Animal Welfare

Communication key to addressing dog bite incidents in the community

Some people are better communicators than others and according to United States-based veterinary behaviourist, Dr Theresa DePorter, the same goes for dogs.

Dr DePorter is speaking at the Australian Veterinary Association (AVA) Annual Conference on Monday about aggressive behaviour in dogs. She says that a dog’s communication skills combined with a person’s skill in picking up their cues plays a big part in reducing dog bite incidents in the community.

“Dogs communicate through body postures and they utilise an array of senses from pheromones to growls as an effective means to communicate with other dogs. This is how they communicate their emotional state such as fear or stress, not necessarily specific intent. These cues are used to avoid physical altercations between dogs, and it works for the most part.

“But, much like humans, not all dogs have the same communication skills, and some are better at it than others. In general, dog body language is communicated on a gradual scale and the degree to which these can be readily discerned by people varies based on the dog’s communication skills and the person’s skill in recognising these cues.

“Being able to understand a dog’s body language is really important for the safety of pet owners, the community and the welfare of dogs. It’s about being able to read a dog’s body language in a specific context and acting accordingly.

Dr DePorter says that the majority of dogs will display signs of conflict, stress, anxiety or aggression before an aggressive event occurs. Unfortunately, these signals can go unnoticed or are widely misinterpreted by people.

“Some dogs will display signals to indicate they want a perceived threat to cease. Subtle signals of avoidance such as not engaging in direct eye contact or the absence of movement can often be missed. Owners also regularly misinterpret rolling over as a solicitation of petting when, if in the right context, it could actually be a dog’s way of displaying extreme appeasement behaviour.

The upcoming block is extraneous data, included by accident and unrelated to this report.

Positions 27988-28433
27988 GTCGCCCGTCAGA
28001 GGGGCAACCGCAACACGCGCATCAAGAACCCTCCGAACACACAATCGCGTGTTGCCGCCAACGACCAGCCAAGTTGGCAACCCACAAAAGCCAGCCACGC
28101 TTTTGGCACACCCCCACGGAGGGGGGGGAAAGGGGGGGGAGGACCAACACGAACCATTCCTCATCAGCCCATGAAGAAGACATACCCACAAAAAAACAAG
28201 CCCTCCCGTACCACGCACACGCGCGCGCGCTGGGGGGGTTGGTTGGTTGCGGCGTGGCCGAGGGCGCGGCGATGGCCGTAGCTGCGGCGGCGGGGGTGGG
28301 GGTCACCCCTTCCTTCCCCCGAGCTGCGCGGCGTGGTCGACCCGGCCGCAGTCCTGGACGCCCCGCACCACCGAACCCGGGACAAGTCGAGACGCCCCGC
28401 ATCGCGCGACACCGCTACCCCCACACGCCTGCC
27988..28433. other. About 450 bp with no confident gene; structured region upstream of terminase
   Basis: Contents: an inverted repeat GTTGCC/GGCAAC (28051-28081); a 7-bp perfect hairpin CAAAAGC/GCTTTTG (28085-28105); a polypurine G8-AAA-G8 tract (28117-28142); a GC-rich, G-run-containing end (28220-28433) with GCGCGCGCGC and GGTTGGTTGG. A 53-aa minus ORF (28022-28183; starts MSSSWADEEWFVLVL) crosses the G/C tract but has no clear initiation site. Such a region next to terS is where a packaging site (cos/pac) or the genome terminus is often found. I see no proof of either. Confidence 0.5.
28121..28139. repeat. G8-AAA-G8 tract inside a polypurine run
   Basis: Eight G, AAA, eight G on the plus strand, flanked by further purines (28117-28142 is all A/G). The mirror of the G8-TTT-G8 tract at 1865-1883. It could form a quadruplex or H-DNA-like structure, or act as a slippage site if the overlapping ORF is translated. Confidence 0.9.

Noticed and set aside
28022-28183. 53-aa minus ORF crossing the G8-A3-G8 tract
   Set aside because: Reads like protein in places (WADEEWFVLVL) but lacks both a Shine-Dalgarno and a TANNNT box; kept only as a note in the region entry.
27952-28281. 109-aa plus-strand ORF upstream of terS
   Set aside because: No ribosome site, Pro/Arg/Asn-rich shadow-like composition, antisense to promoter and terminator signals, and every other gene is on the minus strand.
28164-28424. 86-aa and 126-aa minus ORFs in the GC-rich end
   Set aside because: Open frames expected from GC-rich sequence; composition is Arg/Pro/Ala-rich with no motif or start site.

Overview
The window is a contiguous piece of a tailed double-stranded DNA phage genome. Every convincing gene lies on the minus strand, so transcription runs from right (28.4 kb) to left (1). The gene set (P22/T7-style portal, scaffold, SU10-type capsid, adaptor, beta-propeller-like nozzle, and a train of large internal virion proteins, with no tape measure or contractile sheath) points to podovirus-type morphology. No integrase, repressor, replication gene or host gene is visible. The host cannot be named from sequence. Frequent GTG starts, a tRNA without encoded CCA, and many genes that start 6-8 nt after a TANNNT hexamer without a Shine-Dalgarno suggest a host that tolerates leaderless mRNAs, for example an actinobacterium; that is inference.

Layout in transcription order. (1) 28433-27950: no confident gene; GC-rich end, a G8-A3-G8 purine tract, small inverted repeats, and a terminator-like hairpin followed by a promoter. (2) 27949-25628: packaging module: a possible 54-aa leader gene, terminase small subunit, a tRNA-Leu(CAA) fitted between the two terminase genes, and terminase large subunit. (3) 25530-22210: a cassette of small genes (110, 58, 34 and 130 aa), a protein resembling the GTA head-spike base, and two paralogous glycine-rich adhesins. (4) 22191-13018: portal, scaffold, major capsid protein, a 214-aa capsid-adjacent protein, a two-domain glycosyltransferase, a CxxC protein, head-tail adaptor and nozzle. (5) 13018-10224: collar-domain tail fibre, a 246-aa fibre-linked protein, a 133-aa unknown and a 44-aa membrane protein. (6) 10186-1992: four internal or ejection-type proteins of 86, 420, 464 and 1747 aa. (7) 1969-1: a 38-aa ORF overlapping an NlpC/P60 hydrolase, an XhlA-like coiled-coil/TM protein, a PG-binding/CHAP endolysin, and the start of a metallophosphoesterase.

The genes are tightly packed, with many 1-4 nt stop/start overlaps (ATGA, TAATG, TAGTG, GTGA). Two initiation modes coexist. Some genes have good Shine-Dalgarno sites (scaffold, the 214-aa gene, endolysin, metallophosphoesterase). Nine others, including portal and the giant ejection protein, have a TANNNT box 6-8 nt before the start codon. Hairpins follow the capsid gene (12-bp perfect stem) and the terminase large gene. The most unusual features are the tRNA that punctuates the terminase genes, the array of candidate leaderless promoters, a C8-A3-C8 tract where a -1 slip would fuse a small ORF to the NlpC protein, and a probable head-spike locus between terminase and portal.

“Aggressive body signs such as direct eye contact, lips pulled back at the corners and snarling are often a dog’s attempt to avoid a fight with minimal effort. However, if the perceived threat persists, the dog may elevate its head, neck and ears, shift its weight forward and stiffen its legs and toes to make itself appear larger and more challenging.

Educating the community about dog body language is really critical in reducing dog bite incidents,” Dr DePorter said.

AVA President, Dr Paula Parker says that in an effort to help improve community safety with dogs the AVA has developed a legislative framework called Dangerous Dogs – a sensible solution. She says that the tendency of a dog to bite is dependent on several factors including, early experience, socialisation, training, inherited factors, physical and psychological health and the situation the dog is put in.

“The AVA wants to see a comprehensive approach to improve community safety with dogs. Pet ownership has enormous benefits for individuals and the community. Understanding what a dog is trying to communicate and acting to remove them from the situation or address their concerns is key in improving community safety with dogs,” Dr Parker said.

The AVA Annual Conference is being held at the Brisbane Convention and Exhibition Centre, 13-18 May 2018.